He spent his time mainly criticizing David Ricardo, the noted economist who wrote on rent. George’s contribution is lightweight. His idea of research was to get evidence to support his ideas. The one which had a lasting influence on socialists in particular, was his policy on land tax. He presented this as a simple formula which creates the impression that it is scientific economics. He claimed “that as produce, that is the fruits of production, equals rent plus wages plus interest, therefore produce minus rent equals wages plus interest”. From this he concluded that the steady increase in land values led to land speculation, which in turn caused recurring industrial depressions. His remedy was to put a tax on land, disregarding the improvements on it. The move was directed against the rich owners of landed estates in such places as Ireland, he vilified in his works. This aspect was taken up by some socialists to use in the “class war” of which there is more than a little suggestion in the WA Cabinet’s divisive proposal. His ideas contributed to the policy in the ACT where there is no private land ownership and no land speculation. As land increases in price, the increment goes into the public coffers.

That is what George aimed at. He was opposed to people becoming instant capitalists because the land they lived on zoomed in price without their putting any labour into it.

But unlike the present WA proposal George did not oppose people getting rich, for he was no socialist. But these riches had to come from industry and thrift. These would be achieved by imposing a land tax and abolishing all of the other taxes to let industry flourish while at the same time giving people security in home ownership. For he believed a tax on land would stop land speculation and preserve family home ownership which he supported, and which became the cornerstone of life in Australia, the dream of a home on a quarter of an acre.

The proposed WA tax, which is an additional one, raises social and constitutional issues that will have to be addressed by citizens and need public debate.

The issues in Western Australia stem primarily from the fact that in the 1920s and 30s, coastal and riverside land was cheap and not highly sought after because many citizens then regarded living close to water as unhealthy. Blocks away from the river and ocean front where maintenance was high, were dearer. In wartime, the price of coastal blocks fell further. These precincts are now being marketed as prime locations. This is causing stress to the seniors who built or bought their family homes.

Social issues

These, so far revealed, include

* the fear by established owners including seniors and war veterans that they will have to sell up and move out, or sub-divide and sell their gardens to cut down the size of land.

* the fear of dying in debt which must not be underestimated. The older generation reviled debt. They paid off everything they owed in their lifetime, to die in peace as creditors. The sop offered by the Minister, promising the tax can be deferred until after death, ignores this deeply entrenched outlook.

*this is added to by the disturbing fear amongst older people that instead of leaving a bequest to help their children prosper, they will pass on a debt.

* more important, in the situation existing in Western Australia where vast amounts invested by self-funding retirees and others, have disappeared without ever being located by any of the investigating commissions, investors turned to real estate for betterment. That avenue could now cause worry.

* residents in the suburbs which were once harmonious like Cottesloe and are now tagged rich, are concerned about social engineering which could see places that formerly enjoyed a widely based community , become either suburbs for the privileged, or concrete jungles planted on mini-blocks.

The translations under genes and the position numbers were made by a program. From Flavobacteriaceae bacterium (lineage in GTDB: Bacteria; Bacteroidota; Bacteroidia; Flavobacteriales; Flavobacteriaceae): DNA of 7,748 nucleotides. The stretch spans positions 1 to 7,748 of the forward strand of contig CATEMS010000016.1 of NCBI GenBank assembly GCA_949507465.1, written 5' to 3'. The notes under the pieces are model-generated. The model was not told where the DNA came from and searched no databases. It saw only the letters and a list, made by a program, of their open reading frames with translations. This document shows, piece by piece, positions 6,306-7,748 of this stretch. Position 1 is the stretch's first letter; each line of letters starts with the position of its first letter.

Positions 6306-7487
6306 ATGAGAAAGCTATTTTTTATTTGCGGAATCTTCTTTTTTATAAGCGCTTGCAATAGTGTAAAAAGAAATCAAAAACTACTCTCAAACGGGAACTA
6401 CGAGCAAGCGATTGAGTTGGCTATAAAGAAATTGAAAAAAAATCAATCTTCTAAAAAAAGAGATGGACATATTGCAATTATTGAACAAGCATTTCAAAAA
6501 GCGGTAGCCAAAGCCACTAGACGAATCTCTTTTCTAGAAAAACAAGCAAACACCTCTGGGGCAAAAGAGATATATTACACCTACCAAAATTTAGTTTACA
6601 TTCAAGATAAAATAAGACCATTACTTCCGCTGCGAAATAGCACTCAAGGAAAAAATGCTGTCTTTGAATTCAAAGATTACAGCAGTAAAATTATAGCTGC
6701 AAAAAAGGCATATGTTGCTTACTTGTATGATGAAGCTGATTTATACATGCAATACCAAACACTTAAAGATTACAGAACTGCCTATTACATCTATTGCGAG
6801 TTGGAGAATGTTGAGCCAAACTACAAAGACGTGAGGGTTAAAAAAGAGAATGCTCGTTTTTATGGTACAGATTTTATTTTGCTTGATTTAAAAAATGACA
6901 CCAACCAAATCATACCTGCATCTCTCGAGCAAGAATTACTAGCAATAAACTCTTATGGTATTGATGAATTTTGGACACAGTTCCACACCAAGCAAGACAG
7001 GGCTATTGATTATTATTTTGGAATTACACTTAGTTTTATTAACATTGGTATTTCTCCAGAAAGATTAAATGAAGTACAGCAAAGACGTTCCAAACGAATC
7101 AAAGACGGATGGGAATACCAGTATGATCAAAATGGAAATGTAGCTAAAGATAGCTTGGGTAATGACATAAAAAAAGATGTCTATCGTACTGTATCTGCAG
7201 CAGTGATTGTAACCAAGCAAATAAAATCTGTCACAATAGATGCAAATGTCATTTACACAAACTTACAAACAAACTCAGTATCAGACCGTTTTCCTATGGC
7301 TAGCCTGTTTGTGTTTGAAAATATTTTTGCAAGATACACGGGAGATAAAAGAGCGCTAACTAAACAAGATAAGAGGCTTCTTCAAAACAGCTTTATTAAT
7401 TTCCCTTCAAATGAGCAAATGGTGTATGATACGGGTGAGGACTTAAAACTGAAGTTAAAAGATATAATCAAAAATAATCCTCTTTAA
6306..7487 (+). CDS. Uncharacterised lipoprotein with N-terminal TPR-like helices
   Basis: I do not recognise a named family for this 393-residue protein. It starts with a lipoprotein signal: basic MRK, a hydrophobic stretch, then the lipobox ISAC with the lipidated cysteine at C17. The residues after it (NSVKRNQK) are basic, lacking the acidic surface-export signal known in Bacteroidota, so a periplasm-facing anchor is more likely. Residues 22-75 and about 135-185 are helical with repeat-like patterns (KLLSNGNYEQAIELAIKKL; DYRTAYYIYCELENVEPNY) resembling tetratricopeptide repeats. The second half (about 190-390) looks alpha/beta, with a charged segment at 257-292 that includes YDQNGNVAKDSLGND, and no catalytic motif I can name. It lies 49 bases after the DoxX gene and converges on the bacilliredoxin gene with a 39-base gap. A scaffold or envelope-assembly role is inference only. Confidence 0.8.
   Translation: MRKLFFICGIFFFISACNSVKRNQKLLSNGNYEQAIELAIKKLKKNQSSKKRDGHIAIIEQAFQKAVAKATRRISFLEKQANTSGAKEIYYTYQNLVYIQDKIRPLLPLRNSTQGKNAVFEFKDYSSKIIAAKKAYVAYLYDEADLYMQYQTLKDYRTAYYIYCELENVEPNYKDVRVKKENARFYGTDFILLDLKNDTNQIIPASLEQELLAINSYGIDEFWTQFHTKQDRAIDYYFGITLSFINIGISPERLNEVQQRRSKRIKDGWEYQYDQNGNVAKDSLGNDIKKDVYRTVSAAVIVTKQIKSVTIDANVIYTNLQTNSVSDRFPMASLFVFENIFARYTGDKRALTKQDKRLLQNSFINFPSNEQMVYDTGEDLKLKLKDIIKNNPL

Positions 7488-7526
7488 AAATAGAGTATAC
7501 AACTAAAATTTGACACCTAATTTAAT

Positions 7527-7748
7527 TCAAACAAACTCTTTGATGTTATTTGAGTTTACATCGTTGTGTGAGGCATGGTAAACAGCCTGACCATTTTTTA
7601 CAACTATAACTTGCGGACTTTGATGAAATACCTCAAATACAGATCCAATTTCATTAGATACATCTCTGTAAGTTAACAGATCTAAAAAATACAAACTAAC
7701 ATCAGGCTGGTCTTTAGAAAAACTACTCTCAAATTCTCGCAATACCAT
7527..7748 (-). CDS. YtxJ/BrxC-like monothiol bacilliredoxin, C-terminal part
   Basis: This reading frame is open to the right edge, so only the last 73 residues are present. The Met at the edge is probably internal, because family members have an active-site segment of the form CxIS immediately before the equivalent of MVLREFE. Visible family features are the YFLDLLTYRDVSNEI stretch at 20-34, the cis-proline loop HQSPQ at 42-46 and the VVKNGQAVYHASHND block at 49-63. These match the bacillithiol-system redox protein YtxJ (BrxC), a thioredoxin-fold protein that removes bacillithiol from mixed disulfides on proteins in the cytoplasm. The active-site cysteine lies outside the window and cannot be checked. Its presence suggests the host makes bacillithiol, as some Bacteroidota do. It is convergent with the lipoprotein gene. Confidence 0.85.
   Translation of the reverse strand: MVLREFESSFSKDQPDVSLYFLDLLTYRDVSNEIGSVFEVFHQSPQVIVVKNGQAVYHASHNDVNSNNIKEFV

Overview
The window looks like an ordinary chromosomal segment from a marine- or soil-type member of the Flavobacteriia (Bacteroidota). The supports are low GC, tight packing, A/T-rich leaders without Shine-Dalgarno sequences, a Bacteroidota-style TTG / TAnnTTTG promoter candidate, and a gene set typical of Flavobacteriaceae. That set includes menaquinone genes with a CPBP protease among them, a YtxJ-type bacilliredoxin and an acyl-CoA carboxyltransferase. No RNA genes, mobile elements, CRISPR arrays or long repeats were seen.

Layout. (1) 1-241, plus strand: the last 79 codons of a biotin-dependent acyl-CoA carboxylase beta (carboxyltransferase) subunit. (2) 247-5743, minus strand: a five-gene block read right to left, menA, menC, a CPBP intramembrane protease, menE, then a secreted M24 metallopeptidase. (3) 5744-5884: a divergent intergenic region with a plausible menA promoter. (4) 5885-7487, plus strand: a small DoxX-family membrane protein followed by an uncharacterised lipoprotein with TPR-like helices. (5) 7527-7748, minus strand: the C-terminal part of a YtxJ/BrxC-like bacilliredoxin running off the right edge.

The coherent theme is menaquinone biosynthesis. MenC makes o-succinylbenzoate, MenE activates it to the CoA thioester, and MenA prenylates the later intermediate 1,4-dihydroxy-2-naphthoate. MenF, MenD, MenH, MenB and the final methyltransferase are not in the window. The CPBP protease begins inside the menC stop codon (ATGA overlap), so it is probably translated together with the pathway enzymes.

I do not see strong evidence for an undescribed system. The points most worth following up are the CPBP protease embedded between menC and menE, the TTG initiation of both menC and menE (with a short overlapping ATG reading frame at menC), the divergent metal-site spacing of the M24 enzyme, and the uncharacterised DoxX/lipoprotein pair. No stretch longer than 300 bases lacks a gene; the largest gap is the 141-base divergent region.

Constitutional issues

Both the way the tax is being impose and the nature of the tax raises constitutional issues.

* Should Cabinets be permitted to tack new taxes onto budgets ? This is a serious matter when a new tax proposal is accompanied by a call to abolish the second house of parliament. The latter move would give political parties more control over citizens, and increased powers to tax them, or some of them.

*Should the powers of Cabinet and Ministers be clearly defined, so that they cannot make up their own rules as they go along. That is, should checks be imposed on executive style government which has increased from the WA Inc years, as the series of Royal Commissions which have had to be appointed, reveal.

* Should the Westminster System be better taught ? Knowledge of this has declined since the demise of teaching British history which is essential. Unlike America, Western Australia, being part of the Commonwealth which uses the Westminster System, has no written constitution. It is ruled by Common Law. This is being incorrectly taught at the WA Constitution Centre, and wrongly presented by Premier Gallop and the WA Governor when they talk about amending the constitution. The Acts they talk about are those which constituted, that is established WA. The word constitution is used as verb, not as a noun. WA has no constitution.

*In view of the fact that there is no written constitution, and that the power and prominence of political parties has risen, should the old idea of electoral constituencies be updated. Having members represent constituencies made sense in Saxon times when villages sent people to parliament, but they are now artificial and without social meaning. Having the whole state vote as one electorate could be more democratic. Smaller parties would get members into parliament in accordance with the percentage of the vote they won. This would give a wider representation, and less likelihood of a powerful party imposing taxes in the way they want.

*Most significant, has the government the right to tax freehold land owned by private citizens. This implies it could still Crown Land which it might not be. This situation, related to the principle of eminent domesne, together with rights over Crown Land and Forests which was highlighted by Norman William the Conqueror in his clash with Saxon England over “venison and vert” which gave rise to the Robin Hood legend, needs to b clarified together with the question of whether or not Cabinet has the right to sell public lands such as schools.

*The proposed tax, ostensibly on the rich, but which could spread to many, revives question previously posed by many citizens about the need for a new Bill of Rights.

Kipling warned about the danger of new monarchs appearing in the disguise of parliamentarians. But H. G. Wells well summed the present dangers when he said

“If people were meant to hang onto leaders and rulers, they would have had hooks on top instead of brains”